George Clooney stirs up a hornet’s nest of racial animus for no good reason
Photo: Matt Damon (left) with Noah Jupe (right) in George Clooney’s ‘Suburbicon’
By T.T. Stern Enzi
Lexington, Kentucky native and multi-hyphenate, George Clooney, (Academy Award-nominated writer and director of “Good Night, and Good Luck,” and Best Supporting Actor winner for “Syriana”, as well as being a producer of “Argo,” which won Best Picture) not only has impeccable Hollywood pedigree, but he’s also known for his outspoken stances on liberal-to-progressive political issues. The man is the current epitome of the industry’s elite cultural movers and shakers.
Which is what makes his latest filmmaking effort, “Suburbicon,” such a head-scratcher. The film takes a script written by Joel and Ethan Coen back in the 1980s, about home invasion in a seemingly idyllic suburban enclave from the 1950s with Everyman Matt Damon as the hardworking patriarch of a family under siege, and subverts the spot-on darkly, pulpy sensibilities of the Coens by incorporating a completely incongruent element of social commentary, which would have been better left out.
You see, Gardner (Damon) is in the mold of William H. Macy’s character in “Fargo,” a duplicitous man who makes bad decisions and complicates matters further by partnering with inept violent stooges. In his case, Gardner’s trapped in a bland, loveless marriage, but secretly longs for her sister (both women are played by Julianne Moore) and he schemes with a crew of low-level criminals to stage a break-in, shake up the dynamic, and open the door for the changes he desires, while keeping his young son, Nicky (Noah Jupe), safe. Of course, the plan goes sideways, forcing Gardner to scramble and react on the fly, with bloody results.
Narrative problems arise when Clooney and long-time screenwriting & producing partner, Grant Heslov, add in a racial element, inspired by a true situation, to the mix. Seeking to contrast the ironic notion of the tranquility found in heterogeneous communities, the pair shoehorns in the arrival of a black family, the Meyers (headed by Leith M. Burke and Karimah Westbrook), an upstanding couple with a young son (Tony Espinosa) forced to play by himself in the backyard, so as to remain free from the taunts and escalating threats of physical violence from the neighbors.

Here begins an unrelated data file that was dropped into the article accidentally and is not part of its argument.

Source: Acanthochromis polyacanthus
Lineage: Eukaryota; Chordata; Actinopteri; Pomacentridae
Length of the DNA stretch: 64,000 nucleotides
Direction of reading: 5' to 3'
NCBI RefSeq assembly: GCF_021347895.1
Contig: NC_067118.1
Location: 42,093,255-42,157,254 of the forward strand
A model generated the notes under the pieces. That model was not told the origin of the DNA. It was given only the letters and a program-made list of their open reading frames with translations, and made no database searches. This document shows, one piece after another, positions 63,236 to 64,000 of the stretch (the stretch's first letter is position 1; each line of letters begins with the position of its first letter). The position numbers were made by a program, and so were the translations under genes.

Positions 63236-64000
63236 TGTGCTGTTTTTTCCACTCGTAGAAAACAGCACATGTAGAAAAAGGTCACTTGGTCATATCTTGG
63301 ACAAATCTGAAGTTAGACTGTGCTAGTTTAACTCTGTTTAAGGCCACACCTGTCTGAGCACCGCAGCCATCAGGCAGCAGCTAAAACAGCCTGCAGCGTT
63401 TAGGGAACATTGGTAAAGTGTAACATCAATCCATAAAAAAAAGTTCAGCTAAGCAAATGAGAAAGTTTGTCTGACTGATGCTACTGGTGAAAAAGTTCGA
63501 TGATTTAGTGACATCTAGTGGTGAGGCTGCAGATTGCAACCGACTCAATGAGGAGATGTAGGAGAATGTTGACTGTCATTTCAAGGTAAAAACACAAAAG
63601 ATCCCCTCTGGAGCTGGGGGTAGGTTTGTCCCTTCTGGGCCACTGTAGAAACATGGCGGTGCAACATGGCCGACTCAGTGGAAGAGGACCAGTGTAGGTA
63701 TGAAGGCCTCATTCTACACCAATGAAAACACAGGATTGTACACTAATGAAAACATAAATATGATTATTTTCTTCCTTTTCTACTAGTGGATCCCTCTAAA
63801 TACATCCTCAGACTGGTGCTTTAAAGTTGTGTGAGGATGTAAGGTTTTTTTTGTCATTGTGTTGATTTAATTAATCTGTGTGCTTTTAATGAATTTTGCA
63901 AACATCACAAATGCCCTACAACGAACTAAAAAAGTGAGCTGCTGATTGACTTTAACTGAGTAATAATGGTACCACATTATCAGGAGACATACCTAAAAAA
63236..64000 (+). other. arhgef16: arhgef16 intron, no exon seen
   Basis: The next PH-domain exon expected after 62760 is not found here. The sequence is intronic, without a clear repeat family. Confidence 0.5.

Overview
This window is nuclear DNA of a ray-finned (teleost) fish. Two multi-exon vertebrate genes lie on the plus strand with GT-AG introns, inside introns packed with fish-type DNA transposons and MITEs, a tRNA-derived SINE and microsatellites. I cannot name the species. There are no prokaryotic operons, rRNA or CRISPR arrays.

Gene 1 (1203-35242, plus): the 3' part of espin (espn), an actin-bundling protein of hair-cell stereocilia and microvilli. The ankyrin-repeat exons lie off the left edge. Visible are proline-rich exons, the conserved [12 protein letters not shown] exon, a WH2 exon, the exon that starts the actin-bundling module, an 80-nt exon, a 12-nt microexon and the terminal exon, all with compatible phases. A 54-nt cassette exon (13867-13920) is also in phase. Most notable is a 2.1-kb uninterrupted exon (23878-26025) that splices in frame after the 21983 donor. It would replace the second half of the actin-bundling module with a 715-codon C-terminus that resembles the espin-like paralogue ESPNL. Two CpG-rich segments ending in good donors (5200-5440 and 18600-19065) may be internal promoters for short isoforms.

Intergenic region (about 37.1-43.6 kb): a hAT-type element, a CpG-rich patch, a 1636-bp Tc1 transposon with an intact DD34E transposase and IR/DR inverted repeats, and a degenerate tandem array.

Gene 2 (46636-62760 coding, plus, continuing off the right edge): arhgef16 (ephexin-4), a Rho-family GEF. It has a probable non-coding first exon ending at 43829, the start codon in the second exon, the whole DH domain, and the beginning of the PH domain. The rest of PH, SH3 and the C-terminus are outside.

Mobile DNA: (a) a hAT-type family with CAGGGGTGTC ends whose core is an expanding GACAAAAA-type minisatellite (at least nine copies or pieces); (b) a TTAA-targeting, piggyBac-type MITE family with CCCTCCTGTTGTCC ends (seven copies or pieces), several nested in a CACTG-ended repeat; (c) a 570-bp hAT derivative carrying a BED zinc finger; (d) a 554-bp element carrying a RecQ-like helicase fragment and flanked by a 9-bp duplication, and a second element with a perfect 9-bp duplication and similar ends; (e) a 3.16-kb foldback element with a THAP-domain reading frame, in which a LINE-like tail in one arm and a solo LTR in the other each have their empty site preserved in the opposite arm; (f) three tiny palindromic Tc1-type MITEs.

On paper, the contrast reads like a cunning juxtaposition; the kind of reaction a man like Clooney would have to the wave of resentment that bum-rushed the 2016 Presidential election, and has hijacked the national conversation ever since (culminating with the rise of white nationalism embodied by the events in Charlottesville this summer). The Meyers, both in the film and apparently in real life, were typical Civil Rights-era, non-violent players on the front line, ready to stoically turn the other cheek when under vicious assault by unsavory white folks who believed that the arrival of these Others would signal the end of all they held sacred.
“Suburbicon” shows that the seeds of evil and moral decay were already sown in the community, both in Gardner’s scheming and the racist tendencies lurking beneath the thin surface layer of civility in the lily-white enclave. As an African-American critic, it was difficult to watch Clooney attempt to weave these disparate strands together because we live in a new day and a new age where black folks are no longer content to sit back quietly and take a beating to prove their moral superiority and righteousness. I found myself wondering if Clooney and Heslov have been paying attention to the Black Lives Matter Movement or the Colin Kaepernick protest that has swelled and taken on a life of its own in the NFL?
In a similar way, it reminded me of the recent failure of Katherine Bigelow’s film “Detroit,” which suffered from a misguided approach to race—placing black victims at the forefront, while obscuring or protecting white perpetrators of horrific crimes. The aim here is not to argue that white filmmakers shouldn’t tackle these subjects, but they need to be mindful of how to more accurately portray the historic elements, while attempting to speak to our current realities.
“Suburbicon” might have fared better without inserting this element in the first place, which it seems the marketing and promotions team behind the scenes has figured out. The television spots and trailers have made no effort to even highlight the racial issues in their campaign. Unfortunately, that means audiences will enter theaters and be shocked and likely quite uncomfortable with this tacked-on storyline. Clooney and Heslov just might have choked what little life their film had right out before it could enjoy the light of day at the box office.
Rating: R; Grade: D